First one cab ride. Then another. Shuttles and planes and trains . . . and it was in this place. On this day that it happened.

After leaving the Eric Liddell Centre, Clare and I returned to Angel Share Hotel to begin our Second Afternoon in Edinburgh Adventure. We slipped in and out of shops, purchasing in some, not in others. We went to the home of Robert Louis Stevenson, a real treat. We went to the The Elephant House where J. K. Rowling was not only inspired but wrote notes on a napkin that would later translate to her Harry Potter phenomenon. Clare and I met up with David and Diane there, we all had decadent coffees and something equally sweet to eat. Then, after writing our own inspirations on napkins, we set off again. More shops. More purchases. More laughs. Another pub for tea where I sat outside and listened to four men speaking an English I couldn't make out for love or money.

We gathered around a bagpipe player who stood in front of some shops on Victoria Street and listened to the music of the Scottish ages with a crowd of folks who clapped appropriately.

Then we walked back to the top of that hill boasting the castle to the Tartan Weaving Mill. More shopping.

The weather was delightful. Cool and crisp and inviting. I walked along as though I were flying. Or, more precisely, skipping. Though not in reality. That would look silly.

As our time was running out, we headed back down the hill toward the hotel. The plan was to meet Diane and David for dinner, then we'd take the train back to the airport . . . a plane back to Ireland.

We headed down Lothian Road, past the Parish Church of St. Cuthbert where we had been the day before, then came upon the Church of St. John the Evangelist on the corners of Lothian and Princes Streets. The doors were opened. A steady stream of visitors milled in one door, out the other. I looked up and over the stonework. The spires. The blue and white and aqua flag slapping at the air high above, front and center, over the tower appearing to be a man puffing his chest. So proud. So bold. So regal.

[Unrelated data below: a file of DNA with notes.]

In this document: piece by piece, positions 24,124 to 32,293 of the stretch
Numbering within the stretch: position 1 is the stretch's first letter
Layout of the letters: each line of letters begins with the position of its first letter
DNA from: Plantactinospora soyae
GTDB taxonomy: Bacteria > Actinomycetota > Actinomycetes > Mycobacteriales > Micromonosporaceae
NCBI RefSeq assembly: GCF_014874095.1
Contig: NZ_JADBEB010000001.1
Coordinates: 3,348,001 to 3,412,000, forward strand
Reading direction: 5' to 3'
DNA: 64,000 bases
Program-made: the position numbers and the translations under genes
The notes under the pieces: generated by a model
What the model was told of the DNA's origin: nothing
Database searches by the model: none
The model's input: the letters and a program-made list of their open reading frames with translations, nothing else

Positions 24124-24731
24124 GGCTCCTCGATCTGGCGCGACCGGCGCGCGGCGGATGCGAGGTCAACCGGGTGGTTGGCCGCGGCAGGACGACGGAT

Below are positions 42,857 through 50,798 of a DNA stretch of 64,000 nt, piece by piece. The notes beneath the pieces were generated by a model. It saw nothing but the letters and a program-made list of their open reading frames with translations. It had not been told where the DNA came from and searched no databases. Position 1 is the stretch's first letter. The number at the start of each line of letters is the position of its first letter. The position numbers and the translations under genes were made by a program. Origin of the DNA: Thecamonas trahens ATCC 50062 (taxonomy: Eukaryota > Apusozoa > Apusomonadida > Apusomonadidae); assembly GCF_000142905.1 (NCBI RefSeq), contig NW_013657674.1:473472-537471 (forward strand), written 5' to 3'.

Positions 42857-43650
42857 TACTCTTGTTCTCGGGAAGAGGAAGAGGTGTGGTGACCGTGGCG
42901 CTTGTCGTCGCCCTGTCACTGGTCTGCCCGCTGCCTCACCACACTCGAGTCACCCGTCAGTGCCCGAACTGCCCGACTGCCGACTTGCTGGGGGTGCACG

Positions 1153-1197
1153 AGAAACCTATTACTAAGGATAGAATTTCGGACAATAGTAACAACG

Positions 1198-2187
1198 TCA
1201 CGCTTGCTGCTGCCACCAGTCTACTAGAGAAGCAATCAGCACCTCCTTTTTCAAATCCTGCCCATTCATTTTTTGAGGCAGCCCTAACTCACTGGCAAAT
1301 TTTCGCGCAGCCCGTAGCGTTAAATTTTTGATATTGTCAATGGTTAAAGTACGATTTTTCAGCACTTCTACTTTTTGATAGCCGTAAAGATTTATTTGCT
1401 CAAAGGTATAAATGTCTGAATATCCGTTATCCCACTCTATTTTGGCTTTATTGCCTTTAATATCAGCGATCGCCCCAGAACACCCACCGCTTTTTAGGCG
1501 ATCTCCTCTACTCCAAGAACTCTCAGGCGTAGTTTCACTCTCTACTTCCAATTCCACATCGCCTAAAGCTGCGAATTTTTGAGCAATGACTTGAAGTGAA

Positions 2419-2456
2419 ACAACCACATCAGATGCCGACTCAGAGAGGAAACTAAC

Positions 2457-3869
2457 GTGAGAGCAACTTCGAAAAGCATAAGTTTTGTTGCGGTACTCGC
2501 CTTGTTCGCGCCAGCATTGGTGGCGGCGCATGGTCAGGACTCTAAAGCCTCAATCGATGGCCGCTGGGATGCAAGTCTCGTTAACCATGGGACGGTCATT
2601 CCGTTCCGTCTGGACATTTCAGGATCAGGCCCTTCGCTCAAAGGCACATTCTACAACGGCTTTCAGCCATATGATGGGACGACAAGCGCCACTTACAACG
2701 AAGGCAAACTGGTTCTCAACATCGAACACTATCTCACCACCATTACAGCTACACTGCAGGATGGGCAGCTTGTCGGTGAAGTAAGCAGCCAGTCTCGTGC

I turned back in the direction of the hotel. To the street's hustle and bustle. Then stopped. Looked over my shoulder at the church again.

"Do you want to go in?" Clare asked.

"I do," I said, although I wasn't sure why. I only knew that something called to me from within and I felt I had to obey that call. And so we did.

And we took a seat. Me in one pew, all alone. Clare behind me, all alone. Around us the piped-in organ music moved all of those who sat within the hushed walls of the sanctuary. Myself included. Some prayed. Others took photos. I had taken a few myself. But now, suddenly, the room--this cathedral--seemed to take on a life of its on. Breathing, in and out. In and out. I looked toward the ornate altar, washed in golds and browns, reds and creams. Arches of stained glass and polished wood. The checkerboard flooring. The kneeling pillows. Every little detail whispered of a holiness that drew me closer to the One who had inspired it.

I looked then to my left, compelled it seemed, to a wall-sized window of stained glass depicting moments in the life of Jesus. Him touching those who had come to see and hear Him. Him healing the sick and afflicted.

"I'm still believing for a miracle."

The voice pushed through my ears as if they had been spoken by someone sitting right beside me. The hymn swelled and my breath caught in my throat as silent, unbidden tears pushed their way out of my eyes, trailed down my cheeks, and plopped onto my blouse.

He had come to me here. Here. In a church neither of us had ever heard of and only one of us had ever seen. Here, in the silence and in the holiness and in the breath of worship.

Here, he had come.